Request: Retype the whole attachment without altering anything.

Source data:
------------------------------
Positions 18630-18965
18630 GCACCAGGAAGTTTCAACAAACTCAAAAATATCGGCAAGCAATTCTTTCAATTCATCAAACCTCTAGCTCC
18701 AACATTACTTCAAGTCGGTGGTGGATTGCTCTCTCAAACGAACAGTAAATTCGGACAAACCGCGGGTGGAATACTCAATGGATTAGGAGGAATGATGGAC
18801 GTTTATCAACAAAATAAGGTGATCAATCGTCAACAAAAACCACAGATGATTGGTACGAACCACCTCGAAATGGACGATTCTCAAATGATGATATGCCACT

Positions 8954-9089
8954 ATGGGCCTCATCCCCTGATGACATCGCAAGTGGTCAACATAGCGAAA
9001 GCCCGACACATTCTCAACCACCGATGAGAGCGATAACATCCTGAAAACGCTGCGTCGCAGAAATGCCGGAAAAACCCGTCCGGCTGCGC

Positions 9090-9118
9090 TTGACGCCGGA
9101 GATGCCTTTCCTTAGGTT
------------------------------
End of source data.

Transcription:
Positions 18630-18965
18630 GCACCAGGAAGTTTCAACAAACTCAAAAATATCGGCAAGCAATTCTTTCAATTCATCAAACCTCTAGCTCC
18701 AACATTACTTCAAGTCGGTGGTGGATTGCTCTCTCAAACGAACAGTAAATTCGGACAAACCGCGGGTGGAATACTCAATGGATTAGGAGGAATGATGGAC
18801 GTTTATCAACAAAATAAGGTGATCAATCGTCAACAAAAACCACAGATGATTGGTACGAACCACCTCGAAATGGACGATTCTCAAATGATGATATGCCACT

Positions 8954-9089
8954 ATGGGCCTCATCCCCTGATGACATCGCAAGTGGTCAACATAGCGAAA
9001 GCCCGACACATTCTCAACCACCGATGAGAGCGATAACATCCTGAAAACGCTGCGTCGCAGAAATGCCGGAAAAACCCGTCCGGCTGCGC

Positions 9090-9118
9090 TTGACGCCGGA
9101 GATGCCTTTCCTTAGGTT